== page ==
4. International Impact
New Calvinism began primarily in America, was given its names by American publications, is led primarily by Americans, and is dominated by American Christians. Despite all of this, it is and always has been an international movement that is making its mark all around the globe. Its books are shipped around the world and its blogs accessed from every country on earth. Its major conferences may draw people from all over. Wherever there are Christians and wherever those Christians are eager to be taught and trained, there are people who associate themselves with this movement. It is increasingly a truly international movement.
It’s also growing in its mission reach. John Piper, David Platt, Paul Washer and others like them have emphasized the responsibility of all Christians to serve and support global missions. Churches, denominations and sending agencies associated with New Calvinism have been faithful to send missionaries across the world and also to create excellent resources to serve them there.
5. Deploying New Technologies
Even a brief survey of church history shows that worldwide Christian movements have often followed close on the heels of new technologies. The spread of the gospel in the early church was made possible largely through the recent technology of the Roman roads. Fifteen hundred years later the new technology of the printing press provided a way to distribute the writings of the Reformers and, even more so, for the new translations of the Bible. Today we are witnessing the dawn of the digital revolution. In just a short time we gained access to all kinds new tools and all the capabilities they bring. Most of these tools exist for going and communicating—the very tasks God calls us to in the Great Commission—the tasks of evangelism and discipleship. Never before have we been able to have people and words go so far so fast. New Calvinism has been on the front lines of creating, adapting, and using these new tools. Web sites, blogs, conference live-streaming, podcasts, YouTube, digital books and Bibles—though none of these existed even a few short years ago. Yet each of them has been understood and harnessed for God’s purposes.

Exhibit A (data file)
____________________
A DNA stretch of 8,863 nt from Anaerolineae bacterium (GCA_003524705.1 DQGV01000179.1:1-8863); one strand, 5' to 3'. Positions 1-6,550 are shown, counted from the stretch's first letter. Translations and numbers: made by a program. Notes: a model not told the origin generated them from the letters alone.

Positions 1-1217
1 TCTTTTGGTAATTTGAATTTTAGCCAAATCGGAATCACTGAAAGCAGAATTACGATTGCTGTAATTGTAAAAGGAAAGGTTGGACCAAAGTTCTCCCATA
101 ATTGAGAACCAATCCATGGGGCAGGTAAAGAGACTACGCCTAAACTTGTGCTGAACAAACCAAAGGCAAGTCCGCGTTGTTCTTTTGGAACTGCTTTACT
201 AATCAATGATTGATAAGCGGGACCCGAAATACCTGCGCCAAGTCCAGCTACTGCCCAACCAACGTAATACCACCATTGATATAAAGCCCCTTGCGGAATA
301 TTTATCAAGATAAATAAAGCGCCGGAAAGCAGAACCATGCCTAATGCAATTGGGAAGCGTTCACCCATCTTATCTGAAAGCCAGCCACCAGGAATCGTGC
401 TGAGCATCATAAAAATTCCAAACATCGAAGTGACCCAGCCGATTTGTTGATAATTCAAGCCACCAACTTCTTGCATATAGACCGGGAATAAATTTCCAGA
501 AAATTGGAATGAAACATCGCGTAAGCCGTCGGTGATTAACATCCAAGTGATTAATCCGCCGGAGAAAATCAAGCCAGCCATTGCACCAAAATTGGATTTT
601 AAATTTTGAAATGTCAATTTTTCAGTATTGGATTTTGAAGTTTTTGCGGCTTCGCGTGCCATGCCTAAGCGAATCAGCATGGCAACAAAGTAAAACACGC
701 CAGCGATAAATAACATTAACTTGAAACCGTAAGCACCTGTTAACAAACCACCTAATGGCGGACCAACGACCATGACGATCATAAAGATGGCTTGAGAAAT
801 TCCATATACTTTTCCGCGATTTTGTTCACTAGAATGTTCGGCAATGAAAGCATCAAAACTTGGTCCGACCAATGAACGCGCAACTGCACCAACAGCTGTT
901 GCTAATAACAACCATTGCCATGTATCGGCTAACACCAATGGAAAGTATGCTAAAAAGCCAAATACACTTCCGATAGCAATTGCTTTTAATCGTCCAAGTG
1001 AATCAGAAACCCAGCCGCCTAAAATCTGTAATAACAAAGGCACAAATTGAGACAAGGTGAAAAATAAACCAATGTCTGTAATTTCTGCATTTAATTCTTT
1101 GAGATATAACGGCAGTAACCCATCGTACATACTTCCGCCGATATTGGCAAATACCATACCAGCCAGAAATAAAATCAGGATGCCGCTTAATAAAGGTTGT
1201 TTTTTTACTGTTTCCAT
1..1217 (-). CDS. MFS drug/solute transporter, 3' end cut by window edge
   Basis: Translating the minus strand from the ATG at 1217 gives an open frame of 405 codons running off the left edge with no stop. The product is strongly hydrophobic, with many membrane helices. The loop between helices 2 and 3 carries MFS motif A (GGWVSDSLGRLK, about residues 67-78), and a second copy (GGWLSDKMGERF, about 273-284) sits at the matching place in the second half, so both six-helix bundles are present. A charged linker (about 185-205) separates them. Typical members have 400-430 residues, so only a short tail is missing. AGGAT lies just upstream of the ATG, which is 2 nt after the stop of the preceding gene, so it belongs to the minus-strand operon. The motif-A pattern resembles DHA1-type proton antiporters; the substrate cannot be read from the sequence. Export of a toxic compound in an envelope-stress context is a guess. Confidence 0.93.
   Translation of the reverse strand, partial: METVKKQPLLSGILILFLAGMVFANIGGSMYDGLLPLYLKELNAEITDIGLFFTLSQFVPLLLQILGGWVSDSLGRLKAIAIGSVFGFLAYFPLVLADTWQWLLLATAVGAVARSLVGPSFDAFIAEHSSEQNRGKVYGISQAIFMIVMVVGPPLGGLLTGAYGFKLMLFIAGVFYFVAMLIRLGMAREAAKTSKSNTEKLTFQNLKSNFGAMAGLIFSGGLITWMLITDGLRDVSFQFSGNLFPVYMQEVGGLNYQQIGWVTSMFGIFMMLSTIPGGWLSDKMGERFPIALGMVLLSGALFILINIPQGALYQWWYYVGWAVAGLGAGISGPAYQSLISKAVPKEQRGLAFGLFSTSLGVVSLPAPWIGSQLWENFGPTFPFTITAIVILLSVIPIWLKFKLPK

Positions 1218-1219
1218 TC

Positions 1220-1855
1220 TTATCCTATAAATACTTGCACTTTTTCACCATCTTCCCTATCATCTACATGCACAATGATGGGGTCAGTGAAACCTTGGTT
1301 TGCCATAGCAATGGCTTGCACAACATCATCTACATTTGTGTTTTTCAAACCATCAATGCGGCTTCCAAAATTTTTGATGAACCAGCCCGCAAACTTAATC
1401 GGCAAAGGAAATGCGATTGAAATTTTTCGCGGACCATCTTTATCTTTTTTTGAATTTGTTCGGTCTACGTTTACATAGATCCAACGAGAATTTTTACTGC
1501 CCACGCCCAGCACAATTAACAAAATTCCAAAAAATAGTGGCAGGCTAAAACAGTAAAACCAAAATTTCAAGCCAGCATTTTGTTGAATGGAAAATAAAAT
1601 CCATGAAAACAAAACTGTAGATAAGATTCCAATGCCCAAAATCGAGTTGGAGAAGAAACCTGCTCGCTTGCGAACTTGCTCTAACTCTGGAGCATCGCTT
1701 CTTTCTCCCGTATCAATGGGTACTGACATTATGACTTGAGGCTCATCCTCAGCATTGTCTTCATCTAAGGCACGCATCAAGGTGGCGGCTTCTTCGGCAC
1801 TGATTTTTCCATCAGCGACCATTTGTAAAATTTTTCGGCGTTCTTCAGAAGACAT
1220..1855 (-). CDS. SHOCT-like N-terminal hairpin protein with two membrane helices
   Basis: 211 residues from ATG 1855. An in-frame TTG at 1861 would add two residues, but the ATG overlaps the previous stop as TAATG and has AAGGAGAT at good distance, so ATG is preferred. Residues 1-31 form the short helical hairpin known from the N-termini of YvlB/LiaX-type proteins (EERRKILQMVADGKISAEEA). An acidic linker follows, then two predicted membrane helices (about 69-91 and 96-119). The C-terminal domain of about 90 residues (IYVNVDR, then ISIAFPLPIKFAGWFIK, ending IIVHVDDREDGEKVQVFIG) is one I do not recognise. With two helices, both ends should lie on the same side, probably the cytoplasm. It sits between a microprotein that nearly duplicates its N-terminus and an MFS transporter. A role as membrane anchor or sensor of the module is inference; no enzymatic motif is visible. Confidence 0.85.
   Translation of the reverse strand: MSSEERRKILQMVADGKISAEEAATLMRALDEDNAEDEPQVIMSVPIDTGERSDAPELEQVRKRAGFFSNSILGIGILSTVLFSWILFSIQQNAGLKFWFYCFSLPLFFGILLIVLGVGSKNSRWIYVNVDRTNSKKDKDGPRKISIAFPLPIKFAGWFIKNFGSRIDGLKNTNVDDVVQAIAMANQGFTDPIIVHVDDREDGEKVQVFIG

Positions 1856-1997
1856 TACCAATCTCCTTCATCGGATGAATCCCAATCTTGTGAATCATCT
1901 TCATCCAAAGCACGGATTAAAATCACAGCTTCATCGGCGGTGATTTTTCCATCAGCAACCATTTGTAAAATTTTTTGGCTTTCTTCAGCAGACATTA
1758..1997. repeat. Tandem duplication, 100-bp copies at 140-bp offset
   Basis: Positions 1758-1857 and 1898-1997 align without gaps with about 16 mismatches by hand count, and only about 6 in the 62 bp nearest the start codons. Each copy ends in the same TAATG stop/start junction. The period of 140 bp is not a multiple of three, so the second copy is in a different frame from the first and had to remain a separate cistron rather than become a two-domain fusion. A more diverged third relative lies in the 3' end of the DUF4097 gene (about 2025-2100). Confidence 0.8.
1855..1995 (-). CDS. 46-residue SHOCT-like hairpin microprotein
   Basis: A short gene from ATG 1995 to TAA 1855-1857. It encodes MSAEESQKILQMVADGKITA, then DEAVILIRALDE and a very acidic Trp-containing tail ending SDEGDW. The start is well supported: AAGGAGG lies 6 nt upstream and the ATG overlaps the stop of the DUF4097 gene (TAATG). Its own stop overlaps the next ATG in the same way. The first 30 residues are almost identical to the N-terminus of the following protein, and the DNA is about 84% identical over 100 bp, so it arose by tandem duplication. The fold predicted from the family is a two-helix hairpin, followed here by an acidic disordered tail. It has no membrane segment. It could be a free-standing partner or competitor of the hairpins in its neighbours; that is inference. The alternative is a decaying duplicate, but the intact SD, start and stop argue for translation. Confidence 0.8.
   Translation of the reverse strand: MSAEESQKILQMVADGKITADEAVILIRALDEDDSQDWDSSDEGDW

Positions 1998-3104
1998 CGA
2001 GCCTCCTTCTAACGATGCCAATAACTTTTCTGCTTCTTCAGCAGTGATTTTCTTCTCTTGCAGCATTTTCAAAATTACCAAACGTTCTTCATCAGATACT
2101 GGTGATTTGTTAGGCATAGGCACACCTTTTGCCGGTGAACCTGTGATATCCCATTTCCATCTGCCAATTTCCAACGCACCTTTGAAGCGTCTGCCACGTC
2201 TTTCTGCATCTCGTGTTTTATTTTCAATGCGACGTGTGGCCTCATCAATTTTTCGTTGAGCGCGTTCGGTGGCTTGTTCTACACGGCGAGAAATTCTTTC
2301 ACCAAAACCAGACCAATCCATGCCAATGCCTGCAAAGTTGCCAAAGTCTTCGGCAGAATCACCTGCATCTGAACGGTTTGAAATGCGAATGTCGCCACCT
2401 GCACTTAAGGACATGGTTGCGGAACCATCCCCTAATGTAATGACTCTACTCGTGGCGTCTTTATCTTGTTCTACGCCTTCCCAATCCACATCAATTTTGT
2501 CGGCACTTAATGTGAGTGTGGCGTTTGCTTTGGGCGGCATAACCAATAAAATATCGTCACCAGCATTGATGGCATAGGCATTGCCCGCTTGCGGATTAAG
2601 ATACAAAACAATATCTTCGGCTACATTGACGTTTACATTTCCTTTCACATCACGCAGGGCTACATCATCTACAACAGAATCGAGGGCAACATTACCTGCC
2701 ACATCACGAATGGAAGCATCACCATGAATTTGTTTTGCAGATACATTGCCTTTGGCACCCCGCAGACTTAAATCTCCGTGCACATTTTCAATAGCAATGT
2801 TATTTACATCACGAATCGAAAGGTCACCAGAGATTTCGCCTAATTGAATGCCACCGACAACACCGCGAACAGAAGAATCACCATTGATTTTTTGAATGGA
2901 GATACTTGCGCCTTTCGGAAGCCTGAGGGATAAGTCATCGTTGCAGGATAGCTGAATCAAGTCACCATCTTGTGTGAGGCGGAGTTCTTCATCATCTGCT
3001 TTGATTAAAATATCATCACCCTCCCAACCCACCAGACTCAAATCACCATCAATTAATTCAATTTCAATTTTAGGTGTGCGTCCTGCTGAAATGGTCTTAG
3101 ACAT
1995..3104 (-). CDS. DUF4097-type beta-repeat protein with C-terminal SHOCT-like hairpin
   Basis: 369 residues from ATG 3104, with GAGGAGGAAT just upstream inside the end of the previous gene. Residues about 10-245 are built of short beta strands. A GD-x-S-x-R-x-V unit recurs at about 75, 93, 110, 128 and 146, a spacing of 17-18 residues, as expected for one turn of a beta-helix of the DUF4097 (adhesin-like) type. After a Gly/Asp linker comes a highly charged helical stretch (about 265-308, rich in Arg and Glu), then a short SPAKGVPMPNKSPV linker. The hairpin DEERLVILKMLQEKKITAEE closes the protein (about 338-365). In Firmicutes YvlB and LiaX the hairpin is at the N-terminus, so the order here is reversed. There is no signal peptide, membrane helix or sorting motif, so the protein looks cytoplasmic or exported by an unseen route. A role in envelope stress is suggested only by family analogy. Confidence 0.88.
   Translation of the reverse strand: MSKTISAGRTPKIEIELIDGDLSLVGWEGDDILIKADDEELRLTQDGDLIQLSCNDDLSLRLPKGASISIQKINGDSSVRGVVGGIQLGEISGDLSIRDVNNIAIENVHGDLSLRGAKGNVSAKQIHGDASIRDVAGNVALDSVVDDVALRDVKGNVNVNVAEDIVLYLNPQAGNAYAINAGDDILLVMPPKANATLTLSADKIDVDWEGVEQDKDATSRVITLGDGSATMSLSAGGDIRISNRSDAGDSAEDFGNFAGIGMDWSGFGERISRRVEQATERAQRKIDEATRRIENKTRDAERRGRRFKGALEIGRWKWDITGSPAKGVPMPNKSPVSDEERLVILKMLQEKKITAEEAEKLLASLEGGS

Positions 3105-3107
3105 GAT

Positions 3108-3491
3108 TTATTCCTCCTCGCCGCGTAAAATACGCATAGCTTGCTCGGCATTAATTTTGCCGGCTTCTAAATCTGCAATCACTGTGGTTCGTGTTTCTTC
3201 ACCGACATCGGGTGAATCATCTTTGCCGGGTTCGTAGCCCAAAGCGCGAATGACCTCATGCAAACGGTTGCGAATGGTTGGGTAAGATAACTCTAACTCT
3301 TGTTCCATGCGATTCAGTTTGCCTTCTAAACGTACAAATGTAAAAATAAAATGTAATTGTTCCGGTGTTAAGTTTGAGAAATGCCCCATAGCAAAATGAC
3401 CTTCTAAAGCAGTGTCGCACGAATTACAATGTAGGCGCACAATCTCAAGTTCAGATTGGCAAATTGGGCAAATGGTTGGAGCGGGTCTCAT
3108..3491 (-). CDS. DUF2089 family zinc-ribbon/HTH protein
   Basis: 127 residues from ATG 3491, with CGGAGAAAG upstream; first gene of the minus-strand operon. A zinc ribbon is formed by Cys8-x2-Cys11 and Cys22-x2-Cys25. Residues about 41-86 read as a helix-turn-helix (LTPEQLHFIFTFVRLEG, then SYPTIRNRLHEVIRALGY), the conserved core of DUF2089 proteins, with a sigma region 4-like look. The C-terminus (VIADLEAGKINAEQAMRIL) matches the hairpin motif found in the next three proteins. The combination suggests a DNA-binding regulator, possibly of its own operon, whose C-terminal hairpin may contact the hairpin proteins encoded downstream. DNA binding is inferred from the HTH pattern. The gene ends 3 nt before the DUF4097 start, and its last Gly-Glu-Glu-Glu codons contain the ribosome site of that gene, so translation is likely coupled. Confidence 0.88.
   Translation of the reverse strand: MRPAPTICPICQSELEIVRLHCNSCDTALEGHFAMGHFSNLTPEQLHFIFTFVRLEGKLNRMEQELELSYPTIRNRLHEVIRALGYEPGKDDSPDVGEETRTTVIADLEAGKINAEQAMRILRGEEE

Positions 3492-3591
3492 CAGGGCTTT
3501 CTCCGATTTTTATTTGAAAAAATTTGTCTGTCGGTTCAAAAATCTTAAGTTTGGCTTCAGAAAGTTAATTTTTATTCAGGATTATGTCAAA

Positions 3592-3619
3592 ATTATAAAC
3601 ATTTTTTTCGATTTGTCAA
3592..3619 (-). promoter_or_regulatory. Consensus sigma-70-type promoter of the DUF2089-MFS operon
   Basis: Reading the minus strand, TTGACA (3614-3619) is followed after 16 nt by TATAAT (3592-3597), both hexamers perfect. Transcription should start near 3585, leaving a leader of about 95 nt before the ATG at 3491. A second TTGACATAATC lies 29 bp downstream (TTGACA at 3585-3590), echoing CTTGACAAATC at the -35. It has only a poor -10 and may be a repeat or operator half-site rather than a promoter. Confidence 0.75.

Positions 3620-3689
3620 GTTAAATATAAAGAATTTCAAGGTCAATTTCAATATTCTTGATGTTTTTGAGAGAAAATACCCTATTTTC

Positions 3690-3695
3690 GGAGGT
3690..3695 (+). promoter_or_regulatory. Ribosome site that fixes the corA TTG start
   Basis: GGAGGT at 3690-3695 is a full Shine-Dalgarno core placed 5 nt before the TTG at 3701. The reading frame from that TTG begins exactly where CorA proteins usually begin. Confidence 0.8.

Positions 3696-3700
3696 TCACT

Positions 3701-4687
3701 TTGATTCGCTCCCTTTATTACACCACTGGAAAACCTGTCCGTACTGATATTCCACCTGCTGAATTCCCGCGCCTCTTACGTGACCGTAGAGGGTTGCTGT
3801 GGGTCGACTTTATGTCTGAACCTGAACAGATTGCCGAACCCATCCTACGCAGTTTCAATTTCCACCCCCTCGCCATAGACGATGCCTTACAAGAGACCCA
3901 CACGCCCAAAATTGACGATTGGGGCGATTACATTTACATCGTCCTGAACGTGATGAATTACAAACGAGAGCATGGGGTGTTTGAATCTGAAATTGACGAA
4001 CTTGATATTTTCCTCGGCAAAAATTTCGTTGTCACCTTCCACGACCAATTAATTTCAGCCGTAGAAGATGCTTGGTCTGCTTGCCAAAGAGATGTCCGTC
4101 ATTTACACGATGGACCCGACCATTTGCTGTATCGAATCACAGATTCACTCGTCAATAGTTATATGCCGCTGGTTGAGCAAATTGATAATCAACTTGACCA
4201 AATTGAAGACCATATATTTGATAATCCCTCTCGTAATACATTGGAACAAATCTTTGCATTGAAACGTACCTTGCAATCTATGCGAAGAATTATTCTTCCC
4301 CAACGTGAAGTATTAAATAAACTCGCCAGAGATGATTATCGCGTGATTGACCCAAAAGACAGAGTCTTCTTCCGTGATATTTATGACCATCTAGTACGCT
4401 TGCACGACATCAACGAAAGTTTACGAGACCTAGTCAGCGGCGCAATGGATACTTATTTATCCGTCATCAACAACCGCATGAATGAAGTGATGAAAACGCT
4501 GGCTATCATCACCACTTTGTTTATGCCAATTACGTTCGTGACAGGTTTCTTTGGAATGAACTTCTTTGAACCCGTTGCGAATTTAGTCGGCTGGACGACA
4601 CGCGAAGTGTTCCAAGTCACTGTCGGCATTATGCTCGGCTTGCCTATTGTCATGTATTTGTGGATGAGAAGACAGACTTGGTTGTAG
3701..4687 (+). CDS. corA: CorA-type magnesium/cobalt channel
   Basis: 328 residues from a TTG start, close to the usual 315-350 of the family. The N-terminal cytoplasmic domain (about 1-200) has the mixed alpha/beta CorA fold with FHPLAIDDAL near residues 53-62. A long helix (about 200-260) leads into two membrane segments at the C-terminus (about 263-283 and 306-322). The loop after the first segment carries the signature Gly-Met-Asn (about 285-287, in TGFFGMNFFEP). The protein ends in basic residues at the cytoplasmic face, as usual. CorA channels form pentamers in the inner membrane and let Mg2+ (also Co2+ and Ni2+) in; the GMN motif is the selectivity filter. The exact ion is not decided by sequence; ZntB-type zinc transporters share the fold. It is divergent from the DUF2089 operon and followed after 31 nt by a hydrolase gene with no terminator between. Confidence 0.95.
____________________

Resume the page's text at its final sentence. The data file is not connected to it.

6. Grounding in Church History
Every generation grapples with the temptation to neglect history, to assume they have little to learn from Christians who have gone before. New Calvinism, though, has been shaped by previous generations of Christians and by pastors and teachers who lived in centuries past. New Calvinism has a good desire to orient itself within the long history of the Christian faith. As much as it has emphasized correct doctrine, it has also emphasized church history. It focuses a lot of attention on the lives and legacies of great Christian men and women of days past. People are going back to the Reformers and Puritans to read their works. Here in 2017 nearly every major conference has focused on the 500th anniversary of the Reformation. In this way New Calvinism is looking back even as it looks forward. It’s drawing from ancient sources of wisdom and applying it to modern realities.
In these ways and so many more New Calvinism is displaying evidences that God’s hand of blessing is upon it. Souls are being saved, lives are being transformed, churches are being strengthened, missionaries are being sent, the work the Lord has given us is being carried on. Stay tuned for my next video where I’ll offer some potential areas of weakness in the movement.